A sampler of stories about Lexington streets & roads
Who decides? Historically, street names typically signified landmarks (Higbee Mill), people (Patterson) or topography (High Street). Today, most residential roads have been named by developers.
Limestone – Originally called Mulberry Street, the road was renamed to signify its route to Limestone, KY (now known as Maysville).
Jingle Bell Lane – American Tree & Wreath produced 700,000 artificial Christmas trees annually at its plant here.
Corral Street – A corrall once stood behind what was the old Greyhound bus station during the Civil War.
Florida Street – Intended to be called “Mill Street Continued,” itinerant painters had a different idea. They repainted the sign to read “Florida” and the name stuck.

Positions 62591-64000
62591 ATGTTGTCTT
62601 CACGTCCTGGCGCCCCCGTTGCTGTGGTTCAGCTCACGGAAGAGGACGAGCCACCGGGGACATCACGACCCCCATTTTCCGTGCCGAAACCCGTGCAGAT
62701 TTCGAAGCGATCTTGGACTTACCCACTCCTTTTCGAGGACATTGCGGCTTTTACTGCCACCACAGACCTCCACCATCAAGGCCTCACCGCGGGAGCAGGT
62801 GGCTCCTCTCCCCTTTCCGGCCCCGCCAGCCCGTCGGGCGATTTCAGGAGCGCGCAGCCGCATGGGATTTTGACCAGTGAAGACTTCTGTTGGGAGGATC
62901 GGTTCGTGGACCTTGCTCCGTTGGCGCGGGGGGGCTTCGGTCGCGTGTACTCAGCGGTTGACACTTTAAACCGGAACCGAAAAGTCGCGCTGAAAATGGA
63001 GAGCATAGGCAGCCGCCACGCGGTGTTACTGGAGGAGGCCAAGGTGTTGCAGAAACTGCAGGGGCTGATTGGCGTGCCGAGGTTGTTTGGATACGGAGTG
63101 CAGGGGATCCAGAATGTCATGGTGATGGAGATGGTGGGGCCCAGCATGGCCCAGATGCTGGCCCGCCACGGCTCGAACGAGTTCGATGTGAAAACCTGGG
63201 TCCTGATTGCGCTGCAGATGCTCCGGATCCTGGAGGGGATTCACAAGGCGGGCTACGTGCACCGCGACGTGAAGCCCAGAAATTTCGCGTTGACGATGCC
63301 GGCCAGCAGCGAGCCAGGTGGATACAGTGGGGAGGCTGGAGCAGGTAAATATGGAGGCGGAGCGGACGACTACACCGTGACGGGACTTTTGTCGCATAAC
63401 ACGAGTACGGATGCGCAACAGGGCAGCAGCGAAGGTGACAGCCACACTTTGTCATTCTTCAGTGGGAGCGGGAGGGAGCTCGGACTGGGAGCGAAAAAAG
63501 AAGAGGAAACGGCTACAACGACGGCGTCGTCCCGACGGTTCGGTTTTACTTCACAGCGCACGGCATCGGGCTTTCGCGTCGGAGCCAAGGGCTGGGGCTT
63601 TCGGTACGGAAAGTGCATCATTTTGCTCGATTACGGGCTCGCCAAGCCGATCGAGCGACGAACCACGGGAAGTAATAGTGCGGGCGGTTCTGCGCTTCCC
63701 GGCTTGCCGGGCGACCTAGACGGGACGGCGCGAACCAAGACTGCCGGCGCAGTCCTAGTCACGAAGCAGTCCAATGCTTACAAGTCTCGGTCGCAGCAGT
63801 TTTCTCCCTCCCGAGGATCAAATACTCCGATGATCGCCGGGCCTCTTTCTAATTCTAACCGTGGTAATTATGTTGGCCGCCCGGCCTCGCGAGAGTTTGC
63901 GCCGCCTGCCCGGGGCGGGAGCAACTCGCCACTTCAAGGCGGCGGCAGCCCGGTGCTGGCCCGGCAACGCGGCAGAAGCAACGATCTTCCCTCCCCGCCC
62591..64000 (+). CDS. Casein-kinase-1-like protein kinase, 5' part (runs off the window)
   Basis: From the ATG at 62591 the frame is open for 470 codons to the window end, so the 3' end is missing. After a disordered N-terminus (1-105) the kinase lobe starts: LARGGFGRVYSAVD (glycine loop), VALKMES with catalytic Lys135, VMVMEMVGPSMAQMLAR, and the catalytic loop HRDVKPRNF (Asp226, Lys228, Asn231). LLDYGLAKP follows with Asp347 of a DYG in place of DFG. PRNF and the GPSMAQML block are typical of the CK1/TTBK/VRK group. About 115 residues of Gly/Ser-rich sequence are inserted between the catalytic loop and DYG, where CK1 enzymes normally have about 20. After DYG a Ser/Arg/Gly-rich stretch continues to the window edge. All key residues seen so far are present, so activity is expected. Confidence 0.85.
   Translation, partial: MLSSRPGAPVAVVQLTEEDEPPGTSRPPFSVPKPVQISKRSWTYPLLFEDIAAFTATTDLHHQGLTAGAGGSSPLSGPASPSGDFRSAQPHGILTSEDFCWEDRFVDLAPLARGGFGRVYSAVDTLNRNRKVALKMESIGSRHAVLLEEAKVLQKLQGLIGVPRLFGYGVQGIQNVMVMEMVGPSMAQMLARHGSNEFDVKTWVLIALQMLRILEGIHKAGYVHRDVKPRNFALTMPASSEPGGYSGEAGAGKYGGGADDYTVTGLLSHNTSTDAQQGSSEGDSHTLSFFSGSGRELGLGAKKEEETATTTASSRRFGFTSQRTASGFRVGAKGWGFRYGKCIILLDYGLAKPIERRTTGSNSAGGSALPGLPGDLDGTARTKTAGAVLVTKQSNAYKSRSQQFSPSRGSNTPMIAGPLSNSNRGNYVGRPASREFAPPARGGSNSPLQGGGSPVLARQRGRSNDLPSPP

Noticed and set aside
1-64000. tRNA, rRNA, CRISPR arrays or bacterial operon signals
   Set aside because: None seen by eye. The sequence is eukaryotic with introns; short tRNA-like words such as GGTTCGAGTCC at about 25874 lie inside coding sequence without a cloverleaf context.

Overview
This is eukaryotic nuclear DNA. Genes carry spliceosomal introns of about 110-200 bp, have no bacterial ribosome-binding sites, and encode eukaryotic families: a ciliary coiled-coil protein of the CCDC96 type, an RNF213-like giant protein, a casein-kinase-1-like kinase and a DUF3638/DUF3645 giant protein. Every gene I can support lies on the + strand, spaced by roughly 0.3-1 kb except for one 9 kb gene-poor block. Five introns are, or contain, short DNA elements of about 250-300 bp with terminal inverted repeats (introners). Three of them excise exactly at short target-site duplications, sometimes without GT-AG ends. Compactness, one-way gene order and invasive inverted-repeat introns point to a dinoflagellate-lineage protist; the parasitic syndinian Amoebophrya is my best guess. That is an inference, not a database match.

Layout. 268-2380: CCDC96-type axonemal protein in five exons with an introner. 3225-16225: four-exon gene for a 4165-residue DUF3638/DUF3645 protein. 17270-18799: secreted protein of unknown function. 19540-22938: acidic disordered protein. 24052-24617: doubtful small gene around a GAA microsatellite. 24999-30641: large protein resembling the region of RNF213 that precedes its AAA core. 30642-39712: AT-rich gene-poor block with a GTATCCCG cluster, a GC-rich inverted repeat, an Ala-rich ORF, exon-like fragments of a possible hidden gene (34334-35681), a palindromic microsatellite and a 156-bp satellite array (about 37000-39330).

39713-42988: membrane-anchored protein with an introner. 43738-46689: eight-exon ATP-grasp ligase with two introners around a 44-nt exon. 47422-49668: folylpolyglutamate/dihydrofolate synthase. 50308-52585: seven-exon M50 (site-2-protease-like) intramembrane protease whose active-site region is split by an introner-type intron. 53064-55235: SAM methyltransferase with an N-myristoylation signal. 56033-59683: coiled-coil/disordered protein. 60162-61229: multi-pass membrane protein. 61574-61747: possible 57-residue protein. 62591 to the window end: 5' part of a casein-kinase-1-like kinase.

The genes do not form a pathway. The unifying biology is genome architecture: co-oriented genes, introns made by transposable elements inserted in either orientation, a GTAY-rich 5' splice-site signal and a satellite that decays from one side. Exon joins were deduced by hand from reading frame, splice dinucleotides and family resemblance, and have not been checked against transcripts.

Retrac Road – Developed during the Carter administrations, the new street honored the president by using his name- backwards.
St. Anthony, St. Mathilda, St. Phillip – These saintly drives in Idle Hour were named for the developer’s family members- with the “St.” added before each moniker.
Picadome – The original Picadome High School stood at the site of the current elementary. The high school (c. 1889) was named for two men involved in education at that time: Joseph PIckett, M.A. CAssidy, and two trustees named DOuglas and MEyers.
Gladman Way, Weber Way, & More – Developer Ted Osborne was heavily involved with Bluegrass Kiwanis and named newly-developed roads for past Kiwanis International leaders.